This part is the prelude to a series of articles on the internal design of the first pocket scientific calculator: HP35.
(The top image is a part of the cover of HP Journal 1972 issue 6)
Calculators, just like any other office stationeries, are taken for granted these days. Beneath the black blobs of those cheap and plentiful scientific calculators, modified 6502s or some other ultra-high efficiency, low sleeping power consumption CPUs make them tick. Given more power, anyone with 5-minute of C experience can build a calculator from a single microcontroller with no problem. So it’s nothing interesting huh?
But if we look backward, toward an age where microcontroller doesn’t even exist, toward an age where any single little-bandwidth transistor used in the chip design counts to the final price. It’s no longer trivial to see a pocket scientific come into being.
The world’s first scientific calculator HP35 holds its significance in the history of microelectronic technology. At the time when pocket calculation is all about adding, subtracting, multiplying and dividing, HP hit the market with an astonishing pocket calculator that can do logarithmic, trigonometric, exponential functions and more, and the device cost a reasonable 395USD (1972 money, which is equivalent to about 2300USD today), an absolute overkill. Any command takes less than 1sec to execute. Breathtakingly fast in 1972 (Said by Tony, the host of teenix.org, who provided a very intuitive microcode simulator: CCE33, more on that later). And the resolution of the result was so high that the engineers at HP even have a problem verifying the result using an IBM mainframe! There’s no doubt that they have combined the darkest magic in both hardware design and software design to achieve it.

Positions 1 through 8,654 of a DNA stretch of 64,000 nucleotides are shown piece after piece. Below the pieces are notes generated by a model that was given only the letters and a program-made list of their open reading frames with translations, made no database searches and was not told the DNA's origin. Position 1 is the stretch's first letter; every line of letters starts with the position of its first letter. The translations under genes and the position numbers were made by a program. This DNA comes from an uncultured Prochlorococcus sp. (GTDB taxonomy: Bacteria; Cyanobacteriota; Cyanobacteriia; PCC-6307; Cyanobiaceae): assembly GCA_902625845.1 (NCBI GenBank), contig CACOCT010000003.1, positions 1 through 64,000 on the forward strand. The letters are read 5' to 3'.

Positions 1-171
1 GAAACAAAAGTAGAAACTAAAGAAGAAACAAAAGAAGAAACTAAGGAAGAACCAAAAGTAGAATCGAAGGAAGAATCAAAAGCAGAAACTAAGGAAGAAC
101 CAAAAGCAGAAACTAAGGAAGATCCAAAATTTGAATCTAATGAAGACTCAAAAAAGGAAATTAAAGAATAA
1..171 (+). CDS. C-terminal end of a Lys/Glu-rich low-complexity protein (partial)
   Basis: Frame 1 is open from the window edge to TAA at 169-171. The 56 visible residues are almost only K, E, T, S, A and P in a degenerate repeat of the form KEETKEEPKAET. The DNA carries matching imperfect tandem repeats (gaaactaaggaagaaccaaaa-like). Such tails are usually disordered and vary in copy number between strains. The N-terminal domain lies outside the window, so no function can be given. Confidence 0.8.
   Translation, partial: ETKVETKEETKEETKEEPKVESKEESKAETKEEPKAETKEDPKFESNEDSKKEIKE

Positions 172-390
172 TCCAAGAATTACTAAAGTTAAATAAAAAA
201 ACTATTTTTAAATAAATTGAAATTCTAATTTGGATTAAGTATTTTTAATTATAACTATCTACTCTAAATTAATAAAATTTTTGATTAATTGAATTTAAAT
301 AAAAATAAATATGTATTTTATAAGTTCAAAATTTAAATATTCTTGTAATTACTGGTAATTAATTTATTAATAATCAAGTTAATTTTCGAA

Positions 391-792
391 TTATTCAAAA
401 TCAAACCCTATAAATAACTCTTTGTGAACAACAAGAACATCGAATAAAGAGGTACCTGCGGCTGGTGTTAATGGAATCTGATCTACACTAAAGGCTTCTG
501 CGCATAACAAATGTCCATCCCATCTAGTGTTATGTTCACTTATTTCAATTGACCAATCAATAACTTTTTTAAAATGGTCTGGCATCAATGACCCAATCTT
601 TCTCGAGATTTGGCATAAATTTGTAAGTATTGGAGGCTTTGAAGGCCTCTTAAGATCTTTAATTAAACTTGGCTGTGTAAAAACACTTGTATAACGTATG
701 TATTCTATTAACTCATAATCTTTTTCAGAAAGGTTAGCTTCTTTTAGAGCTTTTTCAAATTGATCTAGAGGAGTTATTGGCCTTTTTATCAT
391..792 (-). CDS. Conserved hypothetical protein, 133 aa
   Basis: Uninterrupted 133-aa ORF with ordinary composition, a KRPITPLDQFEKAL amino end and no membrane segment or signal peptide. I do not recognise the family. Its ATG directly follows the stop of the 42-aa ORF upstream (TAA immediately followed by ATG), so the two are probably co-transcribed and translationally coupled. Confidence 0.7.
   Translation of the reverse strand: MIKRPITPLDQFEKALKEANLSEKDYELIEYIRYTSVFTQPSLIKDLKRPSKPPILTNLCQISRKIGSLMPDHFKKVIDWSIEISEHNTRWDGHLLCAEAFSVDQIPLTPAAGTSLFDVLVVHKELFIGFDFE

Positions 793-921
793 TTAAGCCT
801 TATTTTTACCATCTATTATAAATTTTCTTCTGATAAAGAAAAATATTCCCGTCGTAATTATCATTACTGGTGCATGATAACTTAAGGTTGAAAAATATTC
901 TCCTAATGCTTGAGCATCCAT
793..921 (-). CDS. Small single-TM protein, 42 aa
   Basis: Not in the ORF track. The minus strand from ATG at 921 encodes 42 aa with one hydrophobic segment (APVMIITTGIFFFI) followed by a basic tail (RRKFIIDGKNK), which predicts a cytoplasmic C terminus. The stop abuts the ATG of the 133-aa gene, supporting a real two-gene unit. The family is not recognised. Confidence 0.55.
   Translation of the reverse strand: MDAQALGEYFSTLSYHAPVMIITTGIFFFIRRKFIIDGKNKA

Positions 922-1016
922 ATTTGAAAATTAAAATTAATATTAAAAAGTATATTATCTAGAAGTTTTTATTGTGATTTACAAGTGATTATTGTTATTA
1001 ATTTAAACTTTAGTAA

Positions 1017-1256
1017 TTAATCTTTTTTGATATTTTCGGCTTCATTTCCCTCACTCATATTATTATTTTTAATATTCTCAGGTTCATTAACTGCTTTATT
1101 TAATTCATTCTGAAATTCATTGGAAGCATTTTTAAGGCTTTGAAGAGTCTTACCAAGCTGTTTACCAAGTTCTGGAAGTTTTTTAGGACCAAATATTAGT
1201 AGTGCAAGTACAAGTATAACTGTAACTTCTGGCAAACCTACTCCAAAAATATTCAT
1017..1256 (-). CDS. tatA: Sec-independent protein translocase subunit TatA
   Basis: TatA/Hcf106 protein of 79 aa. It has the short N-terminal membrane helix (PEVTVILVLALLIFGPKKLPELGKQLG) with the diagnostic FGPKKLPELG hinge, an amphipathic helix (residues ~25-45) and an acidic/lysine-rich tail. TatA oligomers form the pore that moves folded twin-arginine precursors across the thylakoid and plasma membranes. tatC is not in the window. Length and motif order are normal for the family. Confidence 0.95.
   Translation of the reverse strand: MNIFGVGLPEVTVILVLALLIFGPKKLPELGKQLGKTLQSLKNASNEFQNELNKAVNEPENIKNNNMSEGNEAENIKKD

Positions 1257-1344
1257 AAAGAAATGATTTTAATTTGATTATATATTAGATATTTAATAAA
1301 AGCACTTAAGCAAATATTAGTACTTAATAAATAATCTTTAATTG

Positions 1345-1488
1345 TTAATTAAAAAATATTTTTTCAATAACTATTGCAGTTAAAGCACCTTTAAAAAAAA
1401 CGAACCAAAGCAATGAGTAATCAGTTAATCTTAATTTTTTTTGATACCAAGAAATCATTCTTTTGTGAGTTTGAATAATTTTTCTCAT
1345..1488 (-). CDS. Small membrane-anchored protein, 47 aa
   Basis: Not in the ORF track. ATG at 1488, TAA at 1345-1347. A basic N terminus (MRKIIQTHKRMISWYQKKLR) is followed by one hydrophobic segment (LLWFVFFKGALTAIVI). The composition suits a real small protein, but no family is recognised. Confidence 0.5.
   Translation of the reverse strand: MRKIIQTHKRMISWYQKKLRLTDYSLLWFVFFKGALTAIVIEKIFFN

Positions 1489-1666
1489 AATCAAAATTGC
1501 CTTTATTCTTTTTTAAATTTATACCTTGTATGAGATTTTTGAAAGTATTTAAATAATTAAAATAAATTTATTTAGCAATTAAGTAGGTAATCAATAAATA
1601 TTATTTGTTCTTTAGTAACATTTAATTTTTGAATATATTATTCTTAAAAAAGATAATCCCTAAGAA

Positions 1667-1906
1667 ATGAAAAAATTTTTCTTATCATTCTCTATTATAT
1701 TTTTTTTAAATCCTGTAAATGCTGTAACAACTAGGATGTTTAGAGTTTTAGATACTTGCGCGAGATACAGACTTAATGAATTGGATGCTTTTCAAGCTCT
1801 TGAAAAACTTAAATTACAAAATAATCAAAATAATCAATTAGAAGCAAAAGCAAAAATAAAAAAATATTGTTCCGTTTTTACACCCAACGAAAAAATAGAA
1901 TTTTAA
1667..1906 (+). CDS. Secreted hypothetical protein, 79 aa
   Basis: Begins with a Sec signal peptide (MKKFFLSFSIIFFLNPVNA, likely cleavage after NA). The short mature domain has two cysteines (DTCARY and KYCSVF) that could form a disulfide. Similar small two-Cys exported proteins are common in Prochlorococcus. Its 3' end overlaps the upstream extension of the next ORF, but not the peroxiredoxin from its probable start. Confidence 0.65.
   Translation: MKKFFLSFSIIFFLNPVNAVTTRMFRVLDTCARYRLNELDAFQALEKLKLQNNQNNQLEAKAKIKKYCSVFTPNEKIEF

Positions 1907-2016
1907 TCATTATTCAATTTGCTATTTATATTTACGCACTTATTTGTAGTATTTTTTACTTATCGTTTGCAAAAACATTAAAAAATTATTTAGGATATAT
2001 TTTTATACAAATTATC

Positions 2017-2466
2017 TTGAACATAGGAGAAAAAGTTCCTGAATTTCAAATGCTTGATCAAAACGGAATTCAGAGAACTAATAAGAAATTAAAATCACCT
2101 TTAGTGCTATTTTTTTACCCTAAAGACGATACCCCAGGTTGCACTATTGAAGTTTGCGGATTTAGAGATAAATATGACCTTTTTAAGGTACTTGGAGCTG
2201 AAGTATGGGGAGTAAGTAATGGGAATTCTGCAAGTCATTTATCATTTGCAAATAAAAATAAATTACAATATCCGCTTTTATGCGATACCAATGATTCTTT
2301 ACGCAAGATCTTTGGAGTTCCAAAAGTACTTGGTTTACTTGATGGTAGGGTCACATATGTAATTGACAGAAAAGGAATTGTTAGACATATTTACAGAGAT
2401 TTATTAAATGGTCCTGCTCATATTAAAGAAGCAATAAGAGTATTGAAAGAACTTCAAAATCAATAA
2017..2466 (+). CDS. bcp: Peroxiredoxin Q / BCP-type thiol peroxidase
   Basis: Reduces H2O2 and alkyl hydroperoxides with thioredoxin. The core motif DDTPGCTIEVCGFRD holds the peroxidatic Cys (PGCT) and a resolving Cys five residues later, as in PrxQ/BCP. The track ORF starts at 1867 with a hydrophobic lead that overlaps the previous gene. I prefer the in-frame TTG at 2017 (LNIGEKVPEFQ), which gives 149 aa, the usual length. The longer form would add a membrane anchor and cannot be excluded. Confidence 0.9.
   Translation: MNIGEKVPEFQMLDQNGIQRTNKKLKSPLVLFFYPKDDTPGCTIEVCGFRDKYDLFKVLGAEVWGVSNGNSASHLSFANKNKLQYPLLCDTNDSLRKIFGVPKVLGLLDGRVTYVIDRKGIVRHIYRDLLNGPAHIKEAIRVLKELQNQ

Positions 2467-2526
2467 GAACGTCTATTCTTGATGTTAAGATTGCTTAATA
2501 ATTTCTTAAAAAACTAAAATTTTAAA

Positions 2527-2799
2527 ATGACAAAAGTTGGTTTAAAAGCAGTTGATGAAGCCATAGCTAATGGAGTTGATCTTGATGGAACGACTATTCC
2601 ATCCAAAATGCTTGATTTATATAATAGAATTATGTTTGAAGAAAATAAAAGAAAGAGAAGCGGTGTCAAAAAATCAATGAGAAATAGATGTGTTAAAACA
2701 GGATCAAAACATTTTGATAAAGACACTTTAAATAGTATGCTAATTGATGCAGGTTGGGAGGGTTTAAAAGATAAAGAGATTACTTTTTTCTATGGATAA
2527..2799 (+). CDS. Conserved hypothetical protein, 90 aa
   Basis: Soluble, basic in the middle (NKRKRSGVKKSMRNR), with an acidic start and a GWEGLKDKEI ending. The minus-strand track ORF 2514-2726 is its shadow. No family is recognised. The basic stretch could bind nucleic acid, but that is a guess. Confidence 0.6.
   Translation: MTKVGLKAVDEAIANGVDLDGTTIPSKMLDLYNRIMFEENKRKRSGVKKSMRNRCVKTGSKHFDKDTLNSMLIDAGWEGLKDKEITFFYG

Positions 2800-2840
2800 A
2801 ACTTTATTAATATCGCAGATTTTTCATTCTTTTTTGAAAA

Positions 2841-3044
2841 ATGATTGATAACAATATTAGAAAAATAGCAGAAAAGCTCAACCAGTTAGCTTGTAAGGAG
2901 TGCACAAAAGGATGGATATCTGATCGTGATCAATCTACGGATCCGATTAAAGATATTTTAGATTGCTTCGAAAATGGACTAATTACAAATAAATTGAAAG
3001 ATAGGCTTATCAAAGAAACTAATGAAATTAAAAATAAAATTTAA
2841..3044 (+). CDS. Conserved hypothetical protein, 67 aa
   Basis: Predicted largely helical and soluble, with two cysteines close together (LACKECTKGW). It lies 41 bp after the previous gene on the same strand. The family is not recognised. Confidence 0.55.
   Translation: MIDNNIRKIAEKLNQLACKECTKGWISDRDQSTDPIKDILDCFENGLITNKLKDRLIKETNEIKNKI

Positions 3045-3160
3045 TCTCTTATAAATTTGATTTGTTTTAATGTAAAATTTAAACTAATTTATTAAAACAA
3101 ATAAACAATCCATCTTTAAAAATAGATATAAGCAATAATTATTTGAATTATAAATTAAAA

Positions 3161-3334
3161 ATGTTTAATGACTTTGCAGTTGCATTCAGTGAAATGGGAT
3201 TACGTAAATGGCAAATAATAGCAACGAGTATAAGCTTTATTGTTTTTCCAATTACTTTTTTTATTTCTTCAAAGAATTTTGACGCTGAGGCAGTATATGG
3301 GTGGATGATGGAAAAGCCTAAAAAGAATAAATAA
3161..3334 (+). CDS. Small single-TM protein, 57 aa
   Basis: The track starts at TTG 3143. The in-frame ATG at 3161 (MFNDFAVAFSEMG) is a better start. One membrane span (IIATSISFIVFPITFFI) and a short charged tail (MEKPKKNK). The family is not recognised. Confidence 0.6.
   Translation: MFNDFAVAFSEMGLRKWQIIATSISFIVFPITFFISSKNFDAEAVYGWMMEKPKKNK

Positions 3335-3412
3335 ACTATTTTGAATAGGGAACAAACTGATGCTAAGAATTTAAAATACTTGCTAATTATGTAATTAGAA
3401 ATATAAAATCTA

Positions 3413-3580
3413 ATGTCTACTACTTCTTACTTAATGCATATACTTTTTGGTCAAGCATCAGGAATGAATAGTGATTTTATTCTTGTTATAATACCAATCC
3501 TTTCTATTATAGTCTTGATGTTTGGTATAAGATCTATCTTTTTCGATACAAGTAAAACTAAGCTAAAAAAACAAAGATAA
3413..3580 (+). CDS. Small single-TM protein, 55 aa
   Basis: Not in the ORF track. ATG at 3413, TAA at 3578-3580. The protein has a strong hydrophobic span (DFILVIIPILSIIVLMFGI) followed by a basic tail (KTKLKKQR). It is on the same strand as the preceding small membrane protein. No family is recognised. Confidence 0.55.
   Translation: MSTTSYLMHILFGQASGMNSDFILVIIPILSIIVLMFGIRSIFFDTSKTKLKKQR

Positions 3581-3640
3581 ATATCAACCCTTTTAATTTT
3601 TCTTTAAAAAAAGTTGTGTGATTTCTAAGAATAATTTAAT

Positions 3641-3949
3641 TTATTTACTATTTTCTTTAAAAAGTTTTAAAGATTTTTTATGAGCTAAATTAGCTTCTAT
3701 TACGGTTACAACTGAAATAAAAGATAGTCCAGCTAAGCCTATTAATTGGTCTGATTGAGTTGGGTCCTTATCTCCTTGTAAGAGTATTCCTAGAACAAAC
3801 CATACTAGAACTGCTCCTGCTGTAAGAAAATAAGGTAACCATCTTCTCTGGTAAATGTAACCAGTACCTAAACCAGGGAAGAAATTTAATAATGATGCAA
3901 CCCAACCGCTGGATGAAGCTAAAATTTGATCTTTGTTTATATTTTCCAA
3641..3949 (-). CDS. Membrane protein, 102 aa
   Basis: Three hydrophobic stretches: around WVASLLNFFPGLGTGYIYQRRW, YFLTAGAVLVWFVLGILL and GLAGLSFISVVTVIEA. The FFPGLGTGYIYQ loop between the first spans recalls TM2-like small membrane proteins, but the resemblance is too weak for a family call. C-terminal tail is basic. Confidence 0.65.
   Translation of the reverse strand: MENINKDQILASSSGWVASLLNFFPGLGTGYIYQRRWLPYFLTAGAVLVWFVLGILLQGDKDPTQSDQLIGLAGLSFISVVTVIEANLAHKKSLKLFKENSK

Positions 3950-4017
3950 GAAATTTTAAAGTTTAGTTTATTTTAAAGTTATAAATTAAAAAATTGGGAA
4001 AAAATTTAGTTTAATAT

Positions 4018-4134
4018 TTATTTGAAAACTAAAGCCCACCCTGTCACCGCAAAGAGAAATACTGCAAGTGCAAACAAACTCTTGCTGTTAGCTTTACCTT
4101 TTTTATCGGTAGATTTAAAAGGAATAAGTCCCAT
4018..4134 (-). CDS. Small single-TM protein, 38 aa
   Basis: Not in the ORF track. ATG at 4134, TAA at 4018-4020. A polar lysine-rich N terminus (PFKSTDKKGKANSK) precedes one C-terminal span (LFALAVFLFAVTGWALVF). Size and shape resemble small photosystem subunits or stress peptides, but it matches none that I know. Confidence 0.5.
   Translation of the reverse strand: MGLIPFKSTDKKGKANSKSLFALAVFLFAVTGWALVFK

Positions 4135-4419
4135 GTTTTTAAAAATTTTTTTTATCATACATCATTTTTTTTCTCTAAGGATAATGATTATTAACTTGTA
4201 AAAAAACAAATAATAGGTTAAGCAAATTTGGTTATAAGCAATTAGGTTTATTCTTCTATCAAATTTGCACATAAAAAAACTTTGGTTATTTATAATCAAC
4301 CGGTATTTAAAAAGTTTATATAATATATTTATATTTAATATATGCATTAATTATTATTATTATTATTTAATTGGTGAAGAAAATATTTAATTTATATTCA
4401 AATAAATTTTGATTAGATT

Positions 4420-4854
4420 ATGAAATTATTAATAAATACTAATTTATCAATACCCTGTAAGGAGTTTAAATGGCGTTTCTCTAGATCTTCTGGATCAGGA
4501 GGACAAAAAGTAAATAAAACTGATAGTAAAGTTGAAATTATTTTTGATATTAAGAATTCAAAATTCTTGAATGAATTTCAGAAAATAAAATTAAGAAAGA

After a month of investigation into the design of an HP45 (In case you don’t know, HP45 is the enhanced version of HP35), I believe I’m now confident to write an abstracted description of the actual hardware (RTL) implementation of the original ARC and CTC calculator chipset used in countless vintage HP calculator models. (The later ACT and more advanced NUT and Saturn and whatever chipsets are actually improved variants of the chips in the original HP35). In this long writing, I’ll give my understanding of the design, and give the HDL of my understanding. Stay tuned!
Disclaimer: This article contains my own understanding of the HP35 chipset design, the origin of my idea comes from the HP Patent Document of the HP45 (US Patent 4001569), the detailed software investigation done by Jacques Laporte, and the beautiful HDL implementation of NUT done by Monte Dalrymple @ systemyde.com. Please accept my highest respect. As an immature undergraduate, I can’t guarantee anything I say here. If you have any issue with the content, please make comments.
Until next time, thanks for reading!